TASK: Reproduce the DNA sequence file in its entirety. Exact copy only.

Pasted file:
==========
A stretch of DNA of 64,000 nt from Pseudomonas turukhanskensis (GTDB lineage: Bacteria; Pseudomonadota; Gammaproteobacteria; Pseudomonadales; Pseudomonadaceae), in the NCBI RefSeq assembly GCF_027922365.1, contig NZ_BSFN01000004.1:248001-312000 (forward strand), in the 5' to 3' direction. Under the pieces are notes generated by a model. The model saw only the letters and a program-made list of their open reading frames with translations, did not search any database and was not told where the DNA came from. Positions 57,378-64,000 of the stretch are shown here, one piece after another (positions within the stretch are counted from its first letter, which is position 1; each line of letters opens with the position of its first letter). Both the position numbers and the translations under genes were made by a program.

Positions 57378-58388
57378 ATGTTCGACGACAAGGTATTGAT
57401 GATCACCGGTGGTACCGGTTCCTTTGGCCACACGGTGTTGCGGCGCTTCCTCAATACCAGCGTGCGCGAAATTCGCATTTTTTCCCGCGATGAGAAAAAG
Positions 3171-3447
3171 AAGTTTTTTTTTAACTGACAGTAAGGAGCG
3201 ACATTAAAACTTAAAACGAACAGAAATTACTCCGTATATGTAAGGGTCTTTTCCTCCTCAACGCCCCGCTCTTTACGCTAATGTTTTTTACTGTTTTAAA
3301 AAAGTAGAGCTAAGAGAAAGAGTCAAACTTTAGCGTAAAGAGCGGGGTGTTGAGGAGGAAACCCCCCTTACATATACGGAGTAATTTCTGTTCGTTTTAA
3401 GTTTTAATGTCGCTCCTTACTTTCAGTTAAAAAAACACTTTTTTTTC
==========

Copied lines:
A stretch of DNA of 64,000 nt from Pseudomonas turukhanskensis (GTDB lineage: Bacteria; Pseudomonadota; Gammaproteobacteria; Pseudomonadales; Pseudomonadaceae), in the NCBI RefSeq assembly GCF_027922365.1, contig NZ_BSFN01000004.1:248001-312000 (forward strand), in the 5' to 3' direction. Under the pieces are notes generated by a model. The model saw only the letters and a program-made list of their open reading frames with translations, did not search any database and was not told where the DNA came from. Positions 57,378-64,000 of the stretch are shown here, one piece after another (positions within the stretch are counted from its first letter, which is position 1; each line of letters opens with the position of its first letter). Both the position numbers and the translations under genes were made by a program.

Positions 57378-58388
57378 ATGTTCGACGACAAGGTATTGAT
57401 GATCACCGGTGGTACCGGTTCCTTTGGCCACACGGTGTTGCGGCGCTTCCTCAATACCAGCGTGCGCGAAATTCGCATTTTTTCCCGCGATGAGAAAAAG
Positions 3171-3447
3171 AAGTTTTTTTTTAACTGACAGTAAGGAGCG
3201 ACATTAAAACTTAAAACGAACAGAAATTACTCCGTATATGTAAGGGTCTTTTCCTCCTCAACGCCCCGCTCTTTACGCTAATGTTTTTTACTGTTTTAAA
3301 AAAGTAGAGCTAAGAGAAAGAGTCAAACTTTAGCGTAAAGAGCGGGGTGTTGAGGAGGAAACCCCCCTTACATATACGGAGTAATTTCTGTTCGTTTTAA
3401 GTTTTAATGTCGCTCCTTACTTTCAGTTAAAAAAACACTTTTTTTTC